In Santa Cruz County I had five species of owls: great horned, barn, burrowing, short-eared, and saw-whet. I had two more that I had not yet heard in the county, when owling, hearing is believing. These are the western screech-owl and northern pygmy-owl.

As day turned to dark, I headed to the slopes of the Santa Cruz Mountains near Corralitos. Owling is a new kind of birding madness that makes one wake up at an ungodly hour or head up into the hills on one lane, windy roads in the darkening night. My destination was Hazel Dell Road, a productive owling road in the county.

I stopped at the intersection of Hazel Dell and Mt. Madonna Road and got out to listen of my target owling. I heard nothing except for the din of frogs just down the road. I struck out on both species.

Seeing a recent online birding post, I was reminded that I did not have white-throated sparrow in county. So on a Sunday morning, I headed out early to looking for this beautiful but uncommon Santa Cruz County sparrow.

I headed up Meder Canyon and turned right into the side canyon. This spot reliably produces California thrashers, except for today. I did hear the cat-like “mew” of a blue-gray gnatcatcher. I climbed up the slope to get a better vantage point to see the gnatcatcher and that’s when I first heard the northern-pygmy-owl!

If the toot-toot call of a saw-whet sounds like a owl on too much coffee, then the northern pygmy-owl has had too much NyQuil. I could clearly hear the slow toot-toot call coming from across the canyon. It was just 8AM.

It may sound odd that a nocturnal predator like an owl would be active in the day but northern pygmy-owl is noted for it’s daytime dalliances. According to David Sibley in his Sibley Guide to Birds, pygmy-owls are “active in daylight” and it’s song is “often heard during the day”.

I headed back down slope and to try to locate the owl. It sounded like the owl was calling from brush or trees further up slope. After about two minutes, the pygmy-owl stopped calling and I was unable to locate it. It was a great encounter anyway.

Now it was time for my next target bird, white-crowned sparrow. I returned to the main canyon and headed up to a location were the sparrow had been recently seen.

It was a warm morning and it had a feeling of a spring morning and I was surrounded by the calls of birds: Steller’s and scrub jays, wrentits, yellow-rumped warblers, a Bewick’s wren, a pair of oak titmice, and a northern flicker.

As I neared the end of the trail at Meder Street and University Terrace Park I stopped at the “bird feeder” house. The back of this house faces the trail and the owners put out seed and suet on the upper balcony. There were some juncos and an acorn woodpecker feeding at the feeder when walked up.

On the right side of the trail was a golden-crowned sparrow perched on a sign. This was a good sign. I was hoping the white-throated was loosely associating with other sparrows.

Golden-crowned sparrow.

I saw a sparrow fly into the eucalyptus about ten feet high. I tried to get a better vantage point. I got bins on the bird: white suplercilium, yellow lores, and the the distinctive white throat! A new county lifer: white-throated sparrow.

White-crowned sparrow singing in the eucs.

Santa Cruz Sapsucker

For some reason I have a sapsucker blindspot in Santa Cruz County.

I have done more international birding over the past few years but because of Corvid 19, I have been forced to bird inward. And I kinda like it. And the focus of my county list has been Santa Cruz.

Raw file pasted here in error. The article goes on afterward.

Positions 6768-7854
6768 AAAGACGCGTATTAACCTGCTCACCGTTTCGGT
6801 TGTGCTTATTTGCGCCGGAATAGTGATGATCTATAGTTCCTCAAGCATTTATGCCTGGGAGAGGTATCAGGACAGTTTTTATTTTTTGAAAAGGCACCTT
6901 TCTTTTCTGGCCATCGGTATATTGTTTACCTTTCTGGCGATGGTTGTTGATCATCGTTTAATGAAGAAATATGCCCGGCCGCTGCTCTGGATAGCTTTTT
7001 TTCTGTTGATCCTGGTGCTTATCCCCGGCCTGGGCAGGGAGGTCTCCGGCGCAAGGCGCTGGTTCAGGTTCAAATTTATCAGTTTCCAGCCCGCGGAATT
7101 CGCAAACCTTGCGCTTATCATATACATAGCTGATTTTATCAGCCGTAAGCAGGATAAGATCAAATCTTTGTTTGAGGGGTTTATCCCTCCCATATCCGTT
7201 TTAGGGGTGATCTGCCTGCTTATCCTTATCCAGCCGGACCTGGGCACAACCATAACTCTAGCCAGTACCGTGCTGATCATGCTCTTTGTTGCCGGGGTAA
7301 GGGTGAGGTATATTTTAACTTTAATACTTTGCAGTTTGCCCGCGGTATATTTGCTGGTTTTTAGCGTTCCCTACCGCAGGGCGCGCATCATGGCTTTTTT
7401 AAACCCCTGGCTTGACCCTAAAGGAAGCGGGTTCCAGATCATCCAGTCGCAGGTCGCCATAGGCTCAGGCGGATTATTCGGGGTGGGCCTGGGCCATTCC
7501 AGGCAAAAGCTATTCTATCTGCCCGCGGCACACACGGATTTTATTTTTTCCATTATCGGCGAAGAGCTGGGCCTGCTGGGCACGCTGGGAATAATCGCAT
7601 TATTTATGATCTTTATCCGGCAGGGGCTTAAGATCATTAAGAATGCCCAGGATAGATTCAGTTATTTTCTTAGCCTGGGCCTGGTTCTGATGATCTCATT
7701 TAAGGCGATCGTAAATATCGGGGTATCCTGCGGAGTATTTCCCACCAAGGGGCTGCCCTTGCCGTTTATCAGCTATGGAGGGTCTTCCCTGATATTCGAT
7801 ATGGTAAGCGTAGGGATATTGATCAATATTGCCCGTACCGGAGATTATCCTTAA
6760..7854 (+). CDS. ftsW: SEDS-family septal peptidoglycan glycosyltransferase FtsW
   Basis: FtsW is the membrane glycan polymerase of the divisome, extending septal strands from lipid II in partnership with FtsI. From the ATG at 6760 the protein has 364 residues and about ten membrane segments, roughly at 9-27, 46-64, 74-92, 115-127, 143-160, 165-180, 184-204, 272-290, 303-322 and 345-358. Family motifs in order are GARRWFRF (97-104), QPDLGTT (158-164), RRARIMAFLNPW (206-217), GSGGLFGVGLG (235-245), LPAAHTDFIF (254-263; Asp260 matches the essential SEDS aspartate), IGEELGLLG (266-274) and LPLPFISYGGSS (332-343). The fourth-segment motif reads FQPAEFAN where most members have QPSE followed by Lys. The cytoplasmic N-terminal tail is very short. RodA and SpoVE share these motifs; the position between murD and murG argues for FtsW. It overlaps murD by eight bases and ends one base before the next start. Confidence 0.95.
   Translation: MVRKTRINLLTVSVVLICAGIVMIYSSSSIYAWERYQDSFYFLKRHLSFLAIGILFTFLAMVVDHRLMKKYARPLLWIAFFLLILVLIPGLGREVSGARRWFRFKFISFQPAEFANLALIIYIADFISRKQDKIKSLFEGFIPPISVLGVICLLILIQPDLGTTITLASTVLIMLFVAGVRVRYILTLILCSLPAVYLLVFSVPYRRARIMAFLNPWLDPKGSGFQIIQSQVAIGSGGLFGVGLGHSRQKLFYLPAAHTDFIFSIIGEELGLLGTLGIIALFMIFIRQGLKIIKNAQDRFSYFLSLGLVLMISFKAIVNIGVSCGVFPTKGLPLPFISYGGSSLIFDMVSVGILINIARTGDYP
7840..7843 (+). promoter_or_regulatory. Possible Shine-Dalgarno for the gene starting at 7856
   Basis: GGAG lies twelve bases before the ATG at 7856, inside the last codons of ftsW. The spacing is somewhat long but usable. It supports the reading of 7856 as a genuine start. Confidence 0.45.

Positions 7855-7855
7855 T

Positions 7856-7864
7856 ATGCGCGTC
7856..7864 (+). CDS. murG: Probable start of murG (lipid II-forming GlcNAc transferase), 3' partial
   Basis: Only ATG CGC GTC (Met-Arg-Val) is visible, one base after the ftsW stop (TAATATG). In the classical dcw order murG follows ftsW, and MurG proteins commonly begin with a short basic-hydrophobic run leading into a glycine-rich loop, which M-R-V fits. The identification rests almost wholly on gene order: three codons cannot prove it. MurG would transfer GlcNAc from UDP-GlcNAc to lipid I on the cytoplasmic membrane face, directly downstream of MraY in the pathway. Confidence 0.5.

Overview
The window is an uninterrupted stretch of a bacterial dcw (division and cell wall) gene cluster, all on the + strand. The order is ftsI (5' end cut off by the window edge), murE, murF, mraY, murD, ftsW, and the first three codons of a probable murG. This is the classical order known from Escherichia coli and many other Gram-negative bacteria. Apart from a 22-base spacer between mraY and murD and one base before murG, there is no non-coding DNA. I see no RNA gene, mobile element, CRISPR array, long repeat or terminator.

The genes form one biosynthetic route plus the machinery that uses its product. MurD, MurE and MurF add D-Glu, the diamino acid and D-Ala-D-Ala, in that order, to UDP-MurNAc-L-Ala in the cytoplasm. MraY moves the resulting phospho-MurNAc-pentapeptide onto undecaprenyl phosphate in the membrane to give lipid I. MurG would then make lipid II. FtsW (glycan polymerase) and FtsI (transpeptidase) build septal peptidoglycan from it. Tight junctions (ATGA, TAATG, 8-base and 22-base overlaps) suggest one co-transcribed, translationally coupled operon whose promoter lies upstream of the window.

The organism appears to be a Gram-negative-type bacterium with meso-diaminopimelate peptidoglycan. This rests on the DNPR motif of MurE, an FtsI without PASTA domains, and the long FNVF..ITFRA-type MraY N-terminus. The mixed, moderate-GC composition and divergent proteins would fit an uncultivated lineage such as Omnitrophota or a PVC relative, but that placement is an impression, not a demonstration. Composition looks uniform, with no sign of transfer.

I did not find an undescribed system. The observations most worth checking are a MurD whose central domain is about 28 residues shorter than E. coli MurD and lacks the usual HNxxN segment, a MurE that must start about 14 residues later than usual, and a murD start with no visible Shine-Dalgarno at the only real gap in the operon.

A resident (human, that is) along Trout Gulch Road in Aptos had reported a red-naped sapsucker, coming in to feed on an old apple tree in his yard. I wanted to boost my sapsucker numbers because my current Santa Cruz sapsucker count stood at: 0.

The home owner is a bat biologist and birder who knew the difference between a hawk and a handsaw, and for that matter a red-breasted from a red-naped sapsucker. He was kind enough to let me bird from his driveway. He had even set up a camp chair for visiting birders. This highlights the friendliness of the Santa Cruz birding community that is not just about seeing a rare bird but also repaying the favor so others can see a rarity as well.

This stretch of Trout Gulch was very birdy, with expansive views of the skies above. Red-tailed hawks circled above and a pileated woodpecker called from the trees across the road. A merlin hightailed it to the south and five high flying swifts moved south. As I waited for the red-naped sapsucker to appeared I became immersed with the micro avifauna. The Anna’s hummingbird had his feeding route and returned to the prominent percent in front of the house. A pair of Oak titmice flew in to investigate a possible nesting nook.

Within the first 30 minutes of my wait, I had a sapsucker! This was a new county bird but but it was the more common red-breasted sapsucker and not the desired red-naped. It flew into the old apple tree and perched on an apple and pecked at it from below. This was a promising sign because the two sapsuckers fed at this tree.

The red-breasted sapsucker having an apple lunch.

This gave me hope that the red-naped was still in the area and it was only a matter of time before the bird would return to the apple tree. So I sat down in the camp chair and sketched to pass then time.

A pencil sketch of the “titmouse” tree. I love to sketch with pencil. It is such a basic tool and the foundation of so much work.

I first sketched the bole of the tree to my right. it was riddled with sapsucker holes. This was the tree that the two oak titmice investigated and I added the potential nesting cavity into my sketch. I next sketched the twisted old apple tree that the sapsuckers favored (but so did the chickadees and juncos.)

I waited for three hours and I decided to end my wait, knowing full well that the red-naped would appear just after I left, with no one to witness it’s continuing existence.

But the experience was so much more that adding a sapsucker to a county list. It was about being in a moment in a beautiful yard, watching the yardbirds and talking with a bat biologist. And it was all made possible by the red-naped sapsucker that refused to show itself in the old apple tree on Trout Gulch Road.